Wednesday, December 23, 2009

Science and politics

By Martín Bonfil Olivera

Published in Milenio Diario, december 23, 2009

Unlike the simplified models of theory, reality is a complex tangle, a web whose conforming elements are connected to one another in complex and multiple ways.

Science is the discipline that helps understand such connections. It produces models that, even though ideal, are reliable, and therefore help us to make appropriate decisions. Politics, on the other hand, is the art of taking advantage of these connections, or building the ones that are lacking, to make that things happen in a society ("the art of the possible", chancellor von Bismarck is said to have called it).

Scientific knowledge is often the impulse and basis for constructing political action. But it is not enough: political ability is needed to make the web strong enough.

Sometimes this can be achieved, sometimes not. In Copenhagen it was not, even though there is solid scientific data and consensus about what to do. The forces opposing the agreement -the economical costs of reconverting the industries of powerful countries; the unavoidable political costs linked to them– prevented it from happening.

On the other hand, in Mexico city, political ability, supported on modern knowledge about human beings and their sexuality, allowed homosexual marriage to be approved, and without the unfair lock –and implicit homophobic argument– that did not allow adoption!

But science and politics are processes: they never stop. Sooner or later, the policies necessary to fight climate change will have to be agreed upon. Unless, of course, we discover something new: an unexpected piece of good news that would also have to be based in science.

In matters of human, sexual and reproductive rights, the advances, though slow, are not stopping. Autopsies were prohibited, by religious reasons, for centuries, until the Renaissance. Blacks and women, considered as inferiors, could not vote until the middle of last century. In vitro fertilisation caused a hot debate, also because of religious prejudice; the fact that the expression "test-tube baby" sounds obsolete nowadays is proof that societies advance and assimilate changes that are beneficial for them.

Until recently, homosexuality was legally punished. Today, the full equality of couples, sexual orientation notwhitstanding, is recognized in the law. In the near future, other items are pending: the right to abortion, euthanasia, research with stem cells. And furthermore, a proposal for "animal rights" for the great apes (gorillas, orangutans, chimps).

In a secular state, decisions must be based in reliable knowledge, and taken to widen, not to suppress, the rights of everybody. Science helps politics build new links so that the necessary changes in the complex social web can be built and sustained. Congratulations…! and Merry Christmas.

(translated by Adrián Robles Benavides)

To receive Science for pleasure weekly
in your email, subscribe here!

Wednesday, December 2, 2009

Abortion and fallacies

By Martín Bonfil Olivera

Published in Milenio Diario, december 2nd, 2009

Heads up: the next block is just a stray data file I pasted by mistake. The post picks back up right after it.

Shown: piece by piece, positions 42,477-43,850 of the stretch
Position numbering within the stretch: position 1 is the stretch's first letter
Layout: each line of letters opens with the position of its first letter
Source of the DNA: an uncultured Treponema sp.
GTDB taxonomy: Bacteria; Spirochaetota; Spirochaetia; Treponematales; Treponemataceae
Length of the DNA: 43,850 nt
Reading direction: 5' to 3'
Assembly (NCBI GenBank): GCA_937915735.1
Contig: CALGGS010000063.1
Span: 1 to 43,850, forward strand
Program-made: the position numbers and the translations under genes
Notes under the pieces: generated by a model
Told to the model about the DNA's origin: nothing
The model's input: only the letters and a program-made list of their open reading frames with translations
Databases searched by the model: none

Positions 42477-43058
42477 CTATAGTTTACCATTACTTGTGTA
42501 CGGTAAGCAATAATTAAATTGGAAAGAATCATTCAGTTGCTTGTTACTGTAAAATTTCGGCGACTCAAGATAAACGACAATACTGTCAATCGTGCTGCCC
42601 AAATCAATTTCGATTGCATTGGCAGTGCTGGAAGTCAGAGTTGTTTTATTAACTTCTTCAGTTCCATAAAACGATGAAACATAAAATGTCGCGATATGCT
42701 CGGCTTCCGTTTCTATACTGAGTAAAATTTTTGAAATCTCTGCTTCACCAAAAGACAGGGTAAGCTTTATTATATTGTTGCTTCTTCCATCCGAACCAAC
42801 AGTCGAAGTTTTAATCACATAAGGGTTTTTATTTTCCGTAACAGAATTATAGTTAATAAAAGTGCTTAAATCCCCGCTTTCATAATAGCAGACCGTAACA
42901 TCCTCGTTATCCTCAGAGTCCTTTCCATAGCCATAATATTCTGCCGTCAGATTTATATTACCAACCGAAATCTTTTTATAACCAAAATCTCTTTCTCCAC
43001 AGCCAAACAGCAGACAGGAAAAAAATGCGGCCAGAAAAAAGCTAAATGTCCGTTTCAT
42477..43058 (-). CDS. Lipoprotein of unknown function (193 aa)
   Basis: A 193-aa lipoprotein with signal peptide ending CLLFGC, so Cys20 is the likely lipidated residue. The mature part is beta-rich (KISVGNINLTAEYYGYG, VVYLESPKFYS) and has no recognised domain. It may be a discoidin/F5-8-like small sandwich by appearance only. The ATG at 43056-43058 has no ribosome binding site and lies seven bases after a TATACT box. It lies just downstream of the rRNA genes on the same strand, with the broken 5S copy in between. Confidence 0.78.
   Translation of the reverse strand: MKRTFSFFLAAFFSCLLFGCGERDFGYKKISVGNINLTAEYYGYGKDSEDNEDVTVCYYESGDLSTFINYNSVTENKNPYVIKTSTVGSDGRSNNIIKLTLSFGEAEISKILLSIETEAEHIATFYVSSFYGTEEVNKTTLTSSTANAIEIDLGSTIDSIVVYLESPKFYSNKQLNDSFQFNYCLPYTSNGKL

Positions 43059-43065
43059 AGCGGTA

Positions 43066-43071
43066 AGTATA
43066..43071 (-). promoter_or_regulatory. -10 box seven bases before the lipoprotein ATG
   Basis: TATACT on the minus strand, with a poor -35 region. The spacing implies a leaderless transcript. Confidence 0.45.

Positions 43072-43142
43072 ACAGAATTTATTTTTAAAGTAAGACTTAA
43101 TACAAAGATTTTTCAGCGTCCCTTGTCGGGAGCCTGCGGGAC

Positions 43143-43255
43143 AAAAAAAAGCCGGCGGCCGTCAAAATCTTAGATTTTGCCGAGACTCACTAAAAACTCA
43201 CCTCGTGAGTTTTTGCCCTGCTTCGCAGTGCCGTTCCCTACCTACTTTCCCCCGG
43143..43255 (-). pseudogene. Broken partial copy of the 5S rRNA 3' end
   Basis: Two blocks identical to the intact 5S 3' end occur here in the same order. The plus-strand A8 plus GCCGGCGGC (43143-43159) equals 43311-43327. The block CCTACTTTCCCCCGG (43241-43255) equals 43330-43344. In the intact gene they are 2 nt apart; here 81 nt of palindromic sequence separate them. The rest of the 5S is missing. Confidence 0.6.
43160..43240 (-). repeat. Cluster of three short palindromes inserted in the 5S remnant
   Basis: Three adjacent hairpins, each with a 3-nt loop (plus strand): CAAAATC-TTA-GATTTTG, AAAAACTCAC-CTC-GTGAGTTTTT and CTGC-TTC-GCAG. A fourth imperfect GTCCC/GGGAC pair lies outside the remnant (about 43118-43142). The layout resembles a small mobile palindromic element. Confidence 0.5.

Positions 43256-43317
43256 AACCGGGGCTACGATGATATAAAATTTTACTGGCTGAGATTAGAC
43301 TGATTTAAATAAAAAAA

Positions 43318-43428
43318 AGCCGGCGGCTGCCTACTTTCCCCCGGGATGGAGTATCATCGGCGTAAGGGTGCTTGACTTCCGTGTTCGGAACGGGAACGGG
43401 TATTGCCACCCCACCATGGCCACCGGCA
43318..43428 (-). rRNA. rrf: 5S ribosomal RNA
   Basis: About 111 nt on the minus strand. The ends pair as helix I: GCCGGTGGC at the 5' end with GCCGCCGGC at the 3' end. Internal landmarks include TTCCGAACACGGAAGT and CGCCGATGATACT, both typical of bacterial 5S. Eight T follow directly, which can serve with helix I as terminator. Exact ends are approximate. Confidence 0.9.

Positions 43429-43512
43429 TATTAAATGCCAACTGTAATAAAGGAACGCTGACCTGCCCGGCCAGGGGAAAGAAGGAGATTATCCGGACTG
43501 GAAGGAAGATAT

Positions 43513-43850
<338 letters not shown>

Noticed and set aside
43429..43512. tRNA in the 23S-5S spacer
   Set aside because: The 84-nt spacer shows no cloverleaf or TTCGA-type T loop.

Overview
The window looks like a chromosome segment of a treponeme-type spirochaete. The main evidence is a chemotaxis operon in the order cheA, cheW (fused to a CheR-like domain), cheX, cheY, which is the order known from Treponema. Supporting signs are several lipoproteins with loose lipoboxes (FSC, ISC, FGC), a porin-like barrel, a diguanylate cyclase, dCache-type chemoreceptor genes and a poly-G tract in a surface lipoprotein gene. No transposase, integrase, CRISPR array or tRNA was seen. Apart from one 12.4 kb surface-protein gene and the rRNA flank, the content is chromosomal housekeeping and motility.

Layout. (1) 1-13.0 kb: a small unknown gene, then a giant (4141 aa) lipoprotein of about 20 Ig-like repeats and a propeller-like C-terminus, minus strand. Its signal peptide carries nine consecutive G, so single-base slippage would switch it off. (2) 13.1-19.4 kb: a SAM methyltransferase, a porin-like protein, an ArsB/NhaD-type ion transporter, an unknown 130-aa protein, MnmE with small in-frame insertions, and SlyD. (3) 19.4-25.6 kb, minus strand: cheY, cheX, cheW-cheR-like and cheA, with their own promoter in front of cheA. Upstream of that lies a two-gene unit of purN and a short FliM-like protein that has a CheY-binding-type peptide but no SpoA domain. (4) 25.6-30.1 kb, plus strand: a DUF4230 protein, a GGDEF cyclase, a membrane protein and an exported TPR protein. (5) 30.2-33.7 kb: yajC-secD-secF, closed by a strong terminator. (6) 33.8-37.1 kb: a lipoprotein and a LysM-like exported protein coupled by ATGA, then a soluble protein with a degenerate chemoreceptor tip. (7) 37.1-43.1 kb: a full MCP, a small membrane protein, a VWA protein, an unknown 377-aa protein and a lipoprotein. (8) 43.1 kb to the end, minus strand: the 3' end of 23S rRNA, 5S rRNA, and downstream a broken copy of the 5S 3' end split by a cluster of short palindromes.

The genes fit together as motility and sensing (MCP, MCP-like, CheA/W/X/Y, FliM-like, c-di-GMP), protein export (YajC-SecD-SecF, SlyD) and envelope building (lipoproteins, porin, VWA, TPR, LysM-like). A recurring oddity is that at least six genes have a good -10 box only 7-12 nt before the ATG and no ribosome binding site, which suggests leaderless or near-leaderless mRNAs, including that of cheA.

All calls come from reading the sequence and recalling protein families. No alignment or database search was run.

The decriminalization of abortion (or its penalization, in this poor country that, as it takes a step forward, always takes another backwards) is not a scientific issue, but a social and political one.

And also an ethical problem, of course… just like all social and political issues. But unlike what happened in the middle ages, when it was believed that the only valid ethical criteria were those dictated by religion, today, in the 21st century, we have scientific knowledge as a very important guide to norm the decisions we take as a society.

That's why fallacies such as "life begins at conception" cannot be allowed to pass for arguments when used by political parties, such as PRI, PAN, even PRD, and of course, the catholic hierarchy, have been doing in Mexico, in order to approve laws that will limit women's right to decide over their body, thus violating their human rights.

To refute this is so easy that its embarrassing: life does not begin at conception, because the sperm and ovum, the cells whose union gives origin to the zygote or fertilized egg (which is presented by these people as "potentially" human), are already alive before conception. If we take life as an absolute value, we should consider night ejaculations and menstruation as instances of assassination… "potentially".

A nice try to avoid this objection is to define that which starts with fertilization as human life. Again, false: sperm and ovule are as human as a zygote. The one thing that characterizes a zygote or an embryo as "human" during its first developmental stages is its genetic information… which is also present in the cells that give origin to it. (And even so, if the church wanted to argue that the essence of the human being reduces to its genes, they'd be getting into a conceptual mess worse than the one they started with!.)

A human being does not suddenly appear: it develops. Before the 12th week, it does not have a nerve system that can support functions such as perception and consciousness, without which we cannot speak of a "person". (For the same reason, someone with irreversible brain damage is not considered "alive" anymore, although its heart and lungs may be still functioning.)

As stated yesterday by Roberto Blancarte in Milenio Diario, what the religious hierarchy is achieving, with the complicity of political parties, is to "confessionalize politics, weaken secular State, and introduce catholic norms in legislation and public policies". It is evident: the criminalization of abortion is unjust and dishonest. Science and human rights give us enough arguments to oppose it. Otherwise, the price will still be paid by our women, and our society as a whole.

(translated by Adrián Robles Benavides)

To receive Science for pleasure weekly
in your email, subscribe here!